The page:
Will the Libertarian ticket of Gary Johnson and William Weld wind up qualifying for the presidential and vice presidential debates, tentatively scheduled to start next month? If not, perhaps they could debate each other.
The pair appeared on Morning Joe earlier today, and the very first question Joe Scarborough asked related to health care reform. Johnson offered a free-market approach and insisted that insurance had to return to a traditional role of protecting against unforeseen circumstances. “Pay as you go,” Johnson said, which would cut costs to “one-fifth of where they are now.” When challenged by the panel about how an unemployed mother would get routine care for her child, Weld contradicted what Johnson had just said and said they’d need to get her into insurance to cover the costs. Later, the two also differ on whether the US should intervene against ISIS; Johnson says they’ll go away on their own, while Weld says the US has to be “prepared to deliver a coup de grace” if the opportunity arises (again apparently on its own).
Should be a heck of a debate, fellas!
The two also seem torn when Mark Halperin asks them to name three federal departments they’d close down. Johnson names three immediately — Commerce, Education, and HUD — and then they both stumble when asked what happens to the “good” programs within them. Johnson and Weld respond by pledging that other federal agencies will pick up those programs that work, to which Halperin responds by noting that these departments do a lot of things. Weld tries to come back with a pledge for zero-based budgeting — which is a good idea, but Congress has to adopt it. Weld appears to forget that the White House only proposes budgets, but Congress works independently to produce them. If Congress sticks with baseline budgeting, there’s not much a president can do except shut down the government and try to outlast them. A Libertarian administration isn’t going to have very much leverage in that endeavor.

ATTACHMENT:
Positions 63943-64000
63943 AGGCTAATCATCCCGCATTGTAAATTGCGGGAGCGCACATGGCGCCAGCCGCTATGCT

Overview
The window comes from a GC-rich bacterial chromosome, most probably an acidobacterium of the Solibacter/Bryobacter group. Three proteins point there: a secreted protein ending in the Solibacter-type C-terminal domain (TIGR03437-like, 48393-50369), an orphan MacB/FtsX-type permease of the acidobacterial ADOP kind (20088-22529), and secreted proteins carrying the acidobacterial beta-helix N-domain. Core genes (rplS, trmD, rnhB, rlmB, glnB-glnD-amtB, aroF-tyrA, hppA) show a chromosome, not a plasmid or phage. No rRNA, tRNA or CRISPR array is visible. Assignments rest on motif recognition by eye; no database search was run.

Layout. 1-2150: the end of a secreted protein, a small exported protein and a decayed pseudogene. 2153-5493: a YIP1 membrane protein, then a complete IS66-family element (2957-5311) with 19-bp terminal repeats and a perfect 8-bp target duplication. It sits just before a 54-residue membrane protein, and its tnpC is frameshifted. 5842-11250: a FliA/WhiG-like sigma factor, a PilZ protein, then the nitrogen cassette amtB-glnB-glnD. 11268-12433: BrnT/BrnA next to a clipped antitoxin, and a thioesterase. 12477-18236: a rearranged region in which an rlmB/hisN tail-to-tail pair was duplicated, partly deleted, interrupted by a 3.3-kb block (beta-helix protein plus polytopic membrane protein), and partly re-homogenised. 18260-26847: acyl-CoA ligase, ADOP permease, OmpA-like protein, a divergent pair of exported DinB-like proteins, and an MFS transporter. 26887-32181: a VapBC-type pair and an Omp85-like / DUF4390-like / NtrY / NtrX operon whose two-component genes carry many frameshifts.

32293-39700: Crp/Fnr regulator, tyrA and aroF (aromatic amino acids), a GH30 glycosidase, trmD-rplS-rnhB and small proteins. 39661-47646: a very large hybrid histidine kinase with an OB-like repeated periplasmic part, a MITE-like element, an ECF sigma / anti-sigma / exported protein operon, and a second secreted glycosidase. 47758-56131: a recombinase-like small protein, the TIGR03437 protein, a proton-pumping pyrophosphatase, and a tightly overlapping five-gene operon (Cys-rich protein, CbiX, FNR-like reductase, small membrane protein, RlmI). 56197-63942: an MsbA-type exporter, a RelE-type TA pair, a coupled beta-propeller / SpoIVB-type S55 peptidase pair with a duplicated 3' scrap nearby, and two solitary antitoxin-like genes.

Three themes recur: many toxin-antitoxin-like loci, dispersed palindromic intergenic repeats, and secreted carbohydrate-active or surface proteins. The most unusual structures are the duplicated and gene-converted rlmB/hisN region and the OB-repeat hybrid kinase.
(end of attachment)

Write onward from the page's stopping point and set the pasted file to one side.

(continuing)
The first three minutes encapsulates the problem with the Libertarian ticket: It’s not Libertarian. Any Libertarian worth his salt would have answered Halperin’s question with this: If it’s worth doing, the states can do it for themselves. That’s certainly true of Education and HUD; the Constitution does give the federal government jurisdiction over interstate commerce, so perhaps a greatly reduced Commerce Department might still have a role.
If the Johnson-Weld ticket isn’t Libertarian, what is it? It’s the No Labels ticket, especially with Weld. They’re the centrist ticket — which is why they’ve been playing footsie with the terror-watchlist firearm ban and trying to woo Bernie Sanders’ statists to their fold. That’s unfortunate, because if there was ever going to be a Libertarian Party moment, this cycle would be it.
Johnson does claim “better than a 50% chance” of making the debates. That may be true; in some polls, Johnson/Weld gets to single digits, and there are plenty of voters still unwilling to vote for Donald Trump or Hillary Clinton. But if they do make it and expect that to have any impact, they’d better start looking for better answers than they gave here … or at least more consistent answers.